I was ready for a new challenge when I signed up for this race. Not only was this was my first half marathon on the trails, but it was in Tahoe which meant the altitude would be an additional challenge. I live at about 800 ft and the race would be at 6300-6900 ft. Even though the altitude would be a factor, the hill at mile 10 would be the biggest challenge. In fact, it seems that trail running is challenging for me with all the hills. Here’s a peek at the climbing we did in this race.
The week before the race, the weather’s forecast was isolated thunder storms for race day. Fortunately, as the week went on, predictions changed. The day before the race was a bit chilly and I was worried about race morning’s temperature. However, I awoke to a beautiful day, sunny and in the 50’s. By the time the race started, it must have been in the low 60’s, just about perfect.
Right before the start of the race, I managed to make my way up close to the front. The half marathoners and the 50k runners all started together. There were about 170 runners in a pretty small area. I was a bit nervous to get too close to the front, but I wanted to make sure I didn’t get trapped at a slower pace than I wanted to go. The first mile was crowded and dusty as we spread out and found our own paces.
I saw the fastest group of runners take off and gain quite a bit of distance by the end of the first mile. I had to remind myself that this was my race and not to worry about other runners.
At the end of mile 2 I felt an unexpected fatigue. I was worried that I had gone out too fast and was paying for it already or that the altitude was affecting my breathing. I slowed my pace and tried to figure out what was going on. It turned out that I had just climbed a hill without realizing it. Sounds strange to not be aware of a hill, but my friend had a similar experience. Perhaps the beautiful trails distracted us.
I continued running while enjoying the scenery. The ½ marathon course was a loop which meant that I got to see more of this state park than if it had only been an out and back. The trail was wide in parts but there were also portions of single track. We ran through pine trees, crossed wooden bridges, climbed hills (especially at mile 10!) and ran through meadows of seasonal flowers. It’s hard to beat Tahoe’s scenery.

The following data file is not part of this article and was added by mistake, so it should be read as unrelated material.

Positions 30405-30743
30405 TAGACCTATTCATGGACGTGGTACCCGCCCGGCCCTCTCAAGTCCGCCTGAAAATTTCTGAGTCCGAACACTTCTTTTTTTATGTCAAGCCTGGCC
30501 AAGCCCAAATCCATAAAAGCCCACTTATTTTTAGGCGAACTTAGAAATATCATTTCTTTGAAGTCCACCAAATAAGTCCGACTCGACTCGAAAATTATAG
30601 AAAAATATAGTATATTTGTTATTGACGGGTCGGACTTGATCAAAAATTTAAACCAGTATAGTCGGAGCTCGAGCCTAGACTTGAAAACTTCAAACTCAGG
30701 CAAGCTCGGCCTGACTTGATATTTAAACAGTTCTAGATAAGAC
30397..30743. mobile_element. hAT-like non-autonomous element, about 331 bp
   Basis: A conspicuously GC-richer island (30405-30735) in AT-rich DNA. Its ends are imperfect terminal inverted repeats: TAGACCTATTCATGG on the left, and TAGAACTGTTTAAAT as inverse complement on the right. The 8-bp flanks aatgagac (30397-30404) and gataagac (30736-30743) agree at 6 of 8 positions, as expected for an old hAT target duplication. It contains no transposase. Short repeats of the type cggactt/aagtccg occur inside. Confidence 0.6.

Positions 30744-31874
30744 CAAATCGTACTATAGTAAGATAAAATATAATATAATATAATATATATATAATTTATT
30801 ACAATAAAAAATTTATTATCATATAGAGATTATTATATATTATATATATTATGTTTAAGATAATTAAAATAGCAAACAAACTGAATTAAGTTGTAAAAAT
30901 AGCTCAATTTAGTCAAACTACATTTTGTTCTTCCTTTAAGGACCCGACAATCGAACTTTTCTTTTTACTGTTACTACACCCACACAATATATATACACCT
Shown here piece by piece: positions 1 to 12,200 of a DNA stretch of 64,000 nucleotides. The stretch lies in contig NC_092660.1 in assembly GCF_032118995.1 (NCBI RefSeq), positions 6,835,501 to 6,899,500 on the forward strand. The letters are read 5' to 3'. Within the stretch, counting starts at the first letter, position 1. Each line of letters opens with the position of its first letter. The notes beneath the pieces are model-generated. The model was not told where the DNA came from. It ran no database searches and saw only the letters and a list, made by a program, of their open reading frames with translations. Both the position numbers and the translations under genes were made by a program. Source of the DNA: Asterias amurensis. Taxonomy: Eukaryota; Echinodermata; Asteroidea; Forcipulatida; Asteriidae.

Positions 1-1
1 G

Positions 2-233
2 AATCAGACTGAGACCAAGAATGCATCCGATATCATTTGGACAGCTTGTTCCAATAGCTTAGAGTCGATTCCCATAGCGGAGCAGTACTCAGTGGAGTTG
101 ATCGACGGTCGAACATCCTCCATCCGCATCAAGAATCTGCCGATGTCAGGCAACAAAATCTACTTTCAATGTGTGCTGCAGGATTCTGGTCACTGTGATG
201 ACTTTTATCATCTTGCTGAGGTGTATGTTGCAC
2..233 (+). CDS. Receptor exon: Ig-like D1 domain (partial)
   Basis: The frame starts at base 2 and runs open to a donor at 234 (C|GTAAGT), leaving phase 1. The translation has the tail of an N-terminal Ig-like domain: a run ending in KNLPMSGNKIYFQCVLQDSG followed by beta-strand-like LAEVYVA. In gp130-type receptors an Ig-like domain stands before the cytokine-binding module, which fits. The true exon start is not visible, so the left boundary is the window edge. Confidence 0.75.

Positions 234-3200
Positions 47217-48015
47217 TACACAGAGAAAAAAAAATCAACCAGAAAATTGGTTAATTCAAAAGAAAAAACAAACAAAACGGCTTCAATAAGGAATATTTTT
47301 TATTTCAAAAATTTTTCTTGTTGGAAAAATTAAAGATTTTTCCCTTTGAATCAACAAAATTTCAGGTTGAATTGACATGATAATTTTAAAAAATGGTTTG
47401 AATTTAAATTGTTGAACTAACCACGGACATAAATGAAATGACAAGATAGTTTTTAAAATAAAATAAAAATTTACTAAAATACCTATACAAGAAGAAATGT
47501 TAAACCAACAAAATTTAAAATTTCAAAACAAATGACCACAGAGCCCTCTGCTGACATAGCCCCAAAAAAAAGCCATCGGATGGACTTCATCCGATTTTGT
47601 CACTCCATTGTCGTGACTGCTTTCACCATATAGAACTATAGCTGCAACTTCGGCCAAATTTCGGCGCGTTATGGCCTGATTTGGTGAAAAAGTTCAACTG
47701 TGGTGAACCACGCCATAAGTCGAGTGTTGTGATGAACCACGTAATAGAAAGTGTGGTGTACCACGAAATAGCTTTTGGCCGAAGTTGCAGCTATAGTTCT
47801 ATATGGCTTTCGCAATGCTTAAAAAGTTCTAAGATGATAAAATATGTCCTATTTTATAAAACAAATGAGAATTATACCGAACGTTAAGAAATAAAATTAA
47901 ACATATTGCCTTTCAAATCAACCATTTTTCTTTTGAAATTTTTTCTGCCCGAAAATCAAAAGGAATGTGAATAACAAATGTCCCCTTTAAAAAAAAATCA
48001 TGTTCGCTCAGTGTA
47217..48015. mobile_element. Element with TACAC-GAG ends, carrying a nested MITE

I’m used to being surrounded by other runners during road races and I’m finding that I can be on my own for portions of a trail race. During this particular race, I caught myself enjoying the views instead of paying attention to where I was running. Because I wasn’t paying attention to where I was running, I was both impressed with and appreciated the well marked course. The course was marked with flour, ribbons and there were volunteers to assure you chose the correct trail. I definitely didn’t have to worry about getting lost on this course.
I caught up to two runners around mile 4 and I worked hard to pass them. Once again I was on my own for a few miles. Around mile 6 I was thinking that I was only half way through the run and was 13.1 miles the right distance for me. It was then that I saw the next runner that I wanted to catch.
It took a while, but by mile 7 I caught up to her and we started to push each other. This is where the race began for me. We ran and passed another gal. The two of us started our descent and were going at a good pace (~7 min mile). I could feel my ankles working hard as I ran over the uneven terrain trying to dodge the rocks. My legs and my lungs were strong and I enjoyed the feeling of running effortlessly down the hill.
Before I knew it, we were at the base of the hill for mile 10. I had planned on walking the first bit of the hill and I stuck to the plan. I used the time for a gel and water. For the next half mile I walked and jogged and walked some more. My competitor took off and quickly climbed out of sight. It was a steep climb and my legs were tired. At the top I had to use all my energy to get my legs to move again. They were done, but I still had two miles to go. I kept my mind strong and pushed hard. Another runner tried to pass, but I ran faster to avoid being passed. Finally, I reached another gentle descent and I let my body run as fast as it could to the finish.
Each bar is 100 feet in elevation
My husband, kids and a friend were close to the finish line. I ran by my kids and gave them a hive five. I didn’t realize until I was right about to cross the finish line that my daughter had joined me for the last few feet of the race.
My first trail half marathon was a success! The weather was perfect, the trail was wonderful and I was pleased with the results. I came in 6th woman overall and 3rd in my age group. I can’t wait to run another half marathon on the trails.
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